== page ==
This selection of American features, characteristics and themes is by no means exhaustive, but it should give you the basics.
Emphasis added in quotations.
To be compared with
CHERYL RUSSELL's list / American consumers
1- General featuresAmericans have always shown a passion for freedom and democracy. Optimism, buoyancy and hopefulness are still basic features of American society, even though they have been questioned in recent times, especially during the sixties (Viet Nam War, social unrest).
Fisher says the "new" American studies locates "a set of underlying but permanently open national facts around which all identities are shaped. … [a] troubled utopian core of enterprise, freedom, and democratic culture"If American liberalism (i.e. tolerance, open-mindedness) cannot be denied, it is somewhat paradoxically counterbalanced by the demands of conformity in American society.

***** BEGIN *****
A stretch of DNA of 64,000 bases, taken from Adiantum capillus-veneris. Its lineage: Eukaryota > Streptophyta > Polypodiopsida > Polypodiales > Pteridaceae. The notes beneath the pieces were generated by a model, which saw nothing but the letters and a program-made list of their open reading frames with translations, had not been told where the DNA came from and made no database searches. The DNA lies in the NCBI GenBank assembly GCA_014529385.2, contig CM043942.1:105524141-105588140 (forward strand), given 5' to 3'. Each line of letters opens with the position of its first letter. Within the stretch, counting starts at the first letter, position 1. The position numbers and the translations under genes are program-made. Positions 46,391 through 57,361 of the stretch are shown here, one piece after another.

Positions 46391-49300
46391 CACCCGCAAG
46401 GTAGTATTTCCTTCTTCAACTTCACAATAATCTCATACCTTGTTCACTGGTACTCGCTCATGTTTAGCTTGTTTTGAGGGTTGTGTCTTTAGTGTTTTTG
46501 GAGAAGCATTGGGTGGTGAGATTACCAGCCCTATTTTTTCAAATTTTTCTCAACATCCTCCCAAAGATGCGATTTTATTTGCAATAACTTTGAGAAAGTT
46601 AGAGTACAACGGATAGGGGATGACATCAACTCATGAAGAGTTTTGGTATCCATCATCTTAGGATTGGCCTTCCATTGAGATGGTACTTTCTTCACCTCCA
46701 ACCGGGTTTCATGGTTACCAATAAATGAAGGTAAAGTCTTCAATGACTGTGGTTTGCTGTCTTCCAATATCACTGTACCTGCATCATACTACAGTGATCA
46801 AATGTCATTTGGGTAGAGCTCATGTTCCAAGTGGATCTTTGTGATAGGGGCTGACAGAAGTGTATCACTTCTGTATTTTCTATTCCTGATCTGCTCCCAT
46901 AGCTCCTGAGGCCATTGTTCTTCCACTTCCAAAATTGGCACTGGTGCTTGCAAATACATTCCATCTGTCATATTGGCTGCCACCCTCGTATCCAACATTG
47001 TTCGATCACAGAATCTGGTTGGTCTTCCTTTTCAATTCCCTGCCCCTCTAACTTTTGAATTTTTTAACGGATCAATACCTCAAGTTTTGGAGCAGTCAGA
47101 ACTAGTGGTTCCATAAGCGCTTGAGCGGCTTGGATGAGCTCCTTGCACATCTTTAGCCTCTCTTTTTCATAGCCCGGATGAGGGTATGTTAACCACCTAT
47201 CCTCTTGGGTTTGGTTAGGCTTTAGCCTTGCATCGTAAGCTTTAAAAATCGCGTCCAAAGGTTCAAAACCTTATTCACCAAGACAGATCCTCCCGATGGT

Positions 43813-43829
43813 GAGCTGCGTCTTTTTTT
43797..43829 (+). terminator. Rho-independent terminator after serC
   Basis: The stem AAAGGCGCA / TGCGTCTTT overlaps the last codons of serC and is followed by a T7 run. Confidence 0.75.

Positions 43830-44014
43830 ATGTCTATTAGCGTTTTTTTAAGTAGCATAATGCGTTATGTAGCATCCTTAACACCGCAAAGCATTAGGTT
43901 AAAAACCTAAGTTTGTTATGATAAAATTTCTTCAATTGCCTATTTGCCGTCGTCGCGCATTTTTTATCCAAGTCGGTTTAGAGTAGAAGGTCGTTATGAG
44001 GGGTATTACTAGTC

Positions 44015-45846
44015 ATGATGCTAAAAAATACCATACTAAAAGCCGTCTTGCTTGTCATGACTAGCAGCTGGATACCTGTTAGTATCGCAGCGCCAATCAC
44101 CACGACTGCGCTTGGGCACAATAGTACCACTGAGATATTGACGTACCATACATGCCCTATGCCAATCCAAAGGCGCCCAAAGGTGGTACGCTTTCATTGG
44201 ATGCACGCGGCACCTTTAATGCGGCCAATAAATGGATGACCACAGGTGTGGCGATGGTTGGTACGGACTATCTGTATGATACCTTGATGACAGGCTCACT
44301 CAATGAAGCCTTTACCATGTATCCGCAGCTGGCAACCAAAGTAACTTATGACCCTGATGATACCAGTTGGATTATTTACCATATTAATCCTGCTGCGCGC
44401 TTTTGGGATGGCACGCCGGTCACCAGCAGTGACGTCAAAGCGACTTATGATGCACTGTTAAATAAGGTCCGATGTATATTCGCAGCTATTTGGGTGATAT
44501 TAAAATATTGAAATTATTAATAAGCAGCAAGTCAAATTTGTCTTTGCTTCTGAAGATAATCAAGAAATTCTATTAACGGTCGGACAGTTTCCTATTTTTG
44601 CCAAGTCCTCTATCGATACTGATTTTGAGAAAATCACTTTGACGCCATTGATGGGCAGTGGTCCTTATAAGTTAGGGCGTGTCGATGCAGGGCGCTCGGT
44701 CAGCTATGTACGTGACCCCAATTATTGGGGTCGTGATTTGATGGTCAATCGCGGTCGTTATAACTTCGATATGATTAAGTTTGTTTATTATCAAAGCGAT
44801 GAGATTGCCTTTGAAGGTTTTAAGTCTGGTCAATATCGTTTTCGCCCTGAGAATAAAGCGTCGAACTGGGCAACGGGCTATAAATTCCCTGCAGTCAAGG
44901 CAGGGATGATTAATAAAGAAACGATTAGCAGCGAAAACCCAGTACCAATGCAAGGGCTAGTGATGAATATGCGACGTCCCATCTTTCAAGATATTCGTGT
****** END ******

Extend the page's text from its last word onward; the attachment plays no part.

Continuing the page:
Death is ignored; it is a taboo. Youth is worshipped.“We are a youth-worshipping society.”Energy; dynamism, good health are highly valued.“A salient characteristic of American society is its astonishing dynamism.”Patriotism is another American feature. One of its contemporary forms is the community feeling that often flourishes in suburban neighborhoods.
America is also the land of affluence.